Shutting the Stable Door after the Horse has Bolted?
The equine industry traditionally operates on the basis of legally binding verbal agreements. However, should you get a horse home to discover that it differed to what you expected, you will have difficulty proving the agreement. You may have limited options available to resolve the issue.
When buying a horse, the sale agreement will invariably be with a trader acting as a business or as a private individual. Prevention is better than a cure. Whether you buy from a trader or private individual, if you buy a horse Kidwells would recommend:
- Viewing the horse prior to buying it to ensure that it is what you require;
- Have the horse vetted. Not doing so may save money in the short term, but could end being a costly mistake in the long-term;
- If you pay cash to the seller, request a signed receipt;
- If you buy a horse from an advert, retain a copy of this as it may be helpful if any dispute arises. It is what the seller represented;
- Crucially, record the terms of the purchase in a written contract. A Solicitor should draft this and both seller and purchaser sign it prior to making payment.
Buying a horse from a Trader
A person buying from a trader has significantly better legal protection than against a private seller. If purchasing a horse from someone acting in the course of a business, statutory implied terms to the agreement for sale protects consumers. The horse has to be of satisfactory quality and fit for the purpose for which it is bought.
These statutory rights give the purchaser a right to return the horse if these terms are not met. For example, if a horse has a vice making it unfit for purpose which was present at the time of purchase, but the buyer discovers it only on completion of the sale, the buyer could claim a breach of the implied statutory terms and may be able to claim a full refund of the purchase price.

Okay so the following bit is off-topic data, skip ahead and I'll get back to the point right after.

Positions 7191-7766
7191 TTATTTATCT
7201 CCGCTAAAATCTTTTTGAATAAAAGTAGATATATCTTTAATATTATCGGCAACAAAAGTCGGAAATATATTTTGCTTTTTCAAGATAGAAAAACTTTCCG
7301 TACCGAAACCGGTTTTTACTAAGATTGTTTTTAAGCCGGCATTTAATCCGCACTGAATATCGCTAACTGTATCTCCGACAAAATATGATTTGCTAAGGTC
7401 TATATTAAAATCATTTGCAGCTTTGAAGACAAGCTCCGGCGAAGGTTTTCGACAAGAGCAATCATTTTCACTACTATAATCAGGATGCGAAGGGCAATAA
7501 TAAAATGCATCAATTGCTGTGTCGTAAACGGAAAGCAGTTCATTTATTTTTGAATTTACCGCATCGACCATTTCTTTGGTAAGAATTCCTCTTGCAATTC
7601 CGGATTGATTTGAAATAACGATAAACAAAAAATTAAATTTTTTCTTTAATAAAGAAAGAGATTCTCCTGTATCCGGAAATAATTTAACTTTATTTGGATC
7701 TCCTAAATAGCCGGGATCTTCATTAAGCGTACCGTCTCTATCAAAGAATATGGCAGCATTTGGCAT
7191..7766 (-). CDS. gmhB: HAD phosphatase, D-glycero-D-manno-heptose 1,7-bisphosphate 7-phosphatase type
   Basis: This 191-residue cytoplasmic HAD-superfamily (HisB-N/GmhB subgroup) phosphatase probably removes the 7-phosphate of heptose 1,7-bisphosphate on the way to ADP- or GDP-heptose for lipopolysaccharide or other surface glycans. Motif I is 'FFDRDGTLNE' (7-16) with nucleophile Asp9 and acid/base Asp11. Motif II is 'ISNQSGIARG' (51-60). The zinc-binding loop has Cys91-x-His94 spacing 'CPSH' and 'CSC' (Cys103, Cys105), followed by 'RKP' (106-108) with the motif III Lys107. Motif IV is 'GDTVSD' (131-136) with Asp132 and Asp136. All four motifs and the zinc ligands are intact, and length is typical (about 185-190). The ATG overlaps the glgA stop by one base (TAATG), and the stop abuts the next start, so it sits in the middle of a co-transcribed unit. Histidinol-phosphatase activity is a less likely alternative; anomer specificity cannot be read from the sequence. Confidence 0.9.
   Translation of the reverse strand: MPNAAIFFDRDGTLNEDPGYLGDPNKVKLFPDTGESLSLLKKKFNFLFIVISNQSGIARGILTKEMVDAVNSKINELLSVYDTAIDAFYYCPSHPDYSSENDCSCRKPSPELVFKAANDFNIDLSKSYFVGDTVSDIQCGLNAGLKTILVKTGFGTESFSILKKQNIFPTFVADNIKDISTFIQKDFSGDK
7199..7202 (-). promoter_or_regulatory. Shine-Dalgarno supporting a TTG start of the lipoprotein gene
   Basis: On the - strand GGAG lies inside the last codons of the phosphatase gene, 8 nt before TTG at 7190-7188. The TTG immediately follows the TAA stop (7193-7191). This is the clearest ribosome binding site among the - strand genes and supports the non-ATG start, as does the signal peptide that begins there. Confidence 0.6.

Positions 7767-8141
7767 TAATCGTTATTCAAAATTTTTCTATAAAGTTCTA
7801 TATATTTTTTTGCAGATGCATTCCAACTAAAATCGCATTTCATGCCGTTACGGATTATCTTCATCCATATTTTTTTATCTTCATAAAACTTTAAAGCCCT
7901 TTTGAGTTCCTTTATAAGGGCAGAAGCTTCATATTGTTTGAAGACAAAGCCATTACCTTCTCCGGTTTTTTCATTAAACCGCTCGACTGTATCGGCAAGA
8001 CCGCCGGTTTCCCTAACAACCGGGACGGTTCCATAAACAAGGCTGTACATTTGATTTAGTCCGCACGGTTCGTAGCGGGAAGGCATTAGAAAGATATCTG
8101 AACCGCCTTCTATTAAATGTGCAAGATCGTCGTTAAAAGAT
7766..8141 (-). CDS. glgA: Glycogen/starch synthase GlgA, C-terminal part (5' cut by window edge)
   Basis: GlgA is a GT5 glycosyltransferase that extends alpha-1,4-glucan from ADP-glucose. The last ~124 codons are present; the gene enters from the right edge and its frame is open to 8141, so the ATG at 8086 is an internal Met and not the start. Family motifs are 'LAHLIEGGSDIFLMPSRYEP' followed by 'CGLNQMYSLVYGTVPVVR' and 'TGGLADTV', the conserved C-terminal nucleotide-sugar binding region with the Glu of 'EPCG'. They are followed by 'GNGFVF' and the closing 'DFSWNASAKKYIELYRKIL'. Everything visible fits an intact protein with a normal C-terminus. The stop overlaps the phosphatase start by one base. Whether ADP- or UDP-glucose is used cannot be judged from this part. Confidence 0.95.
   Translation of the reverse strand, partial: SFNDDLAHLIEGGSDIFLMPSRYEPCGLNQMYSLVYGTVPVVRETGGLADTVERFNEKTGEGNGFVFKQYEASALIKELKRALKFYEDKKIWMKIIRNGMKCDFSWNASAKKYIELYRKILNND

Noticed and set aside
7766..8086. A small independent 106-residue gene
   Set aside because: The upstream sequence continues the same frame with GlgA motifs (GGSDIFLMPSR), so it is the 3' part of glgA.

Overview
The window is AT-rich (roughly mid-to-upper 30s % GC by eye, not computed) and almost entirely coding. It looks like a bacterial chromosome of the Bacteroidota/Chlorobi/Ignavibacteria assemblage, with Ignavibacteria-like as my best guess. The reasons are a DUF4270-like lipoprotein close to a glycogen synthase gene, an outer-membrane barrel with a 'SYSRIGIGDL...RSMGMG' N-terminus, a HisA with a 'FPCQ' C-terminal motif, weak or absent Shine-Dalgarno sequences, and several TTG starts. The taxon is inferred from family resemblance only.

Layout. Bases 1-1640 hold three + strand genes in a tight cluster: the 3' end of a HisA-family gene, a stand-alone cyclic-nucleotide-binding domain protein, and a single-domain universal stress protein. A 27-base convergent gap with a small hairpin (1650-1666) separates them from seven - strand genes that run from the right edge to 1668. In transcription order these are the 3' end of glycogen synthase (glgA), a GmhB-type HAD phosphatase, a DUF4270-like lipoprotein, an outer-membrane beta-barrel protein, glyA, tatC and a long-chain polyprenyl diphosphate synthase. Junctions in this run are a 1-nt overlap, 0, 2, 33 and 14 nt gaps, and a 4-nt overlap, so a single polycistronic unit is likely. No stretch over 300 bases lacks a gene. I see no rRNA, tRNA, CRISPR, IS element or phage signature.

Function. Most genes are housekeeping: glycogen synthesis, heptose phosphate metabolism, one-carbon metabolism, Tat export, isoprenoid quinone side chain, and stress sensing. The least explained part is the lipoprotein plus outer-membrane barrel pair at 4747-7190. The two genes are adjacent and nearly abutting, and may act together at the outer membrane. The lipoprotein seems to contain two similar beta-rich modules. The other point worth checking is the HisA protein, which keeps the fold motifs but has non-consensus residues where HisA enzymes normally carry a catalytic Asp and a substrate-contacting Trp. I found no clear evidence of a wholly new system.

Buying from a Private Seller
However, if buying from a private seller, the maxim “Buyer Beware” applies. The buyer needs to undertake their own investigations to ensure that the horse is of satisfactory quality and fit for the purpose.
Purchase from a private seller affords the buyer reduced protection. A buyer may be able to argue a breach of contract or misrepresentation if the horse does not match the sellers’ description.
Having your solicitor draft a formal contract to ensure that the terms of purchase are clear and may avoid a dispute. This will give a greater degree of protection in what is a significant investment, and it will avoid having to shut the stable door after the horse has bolted!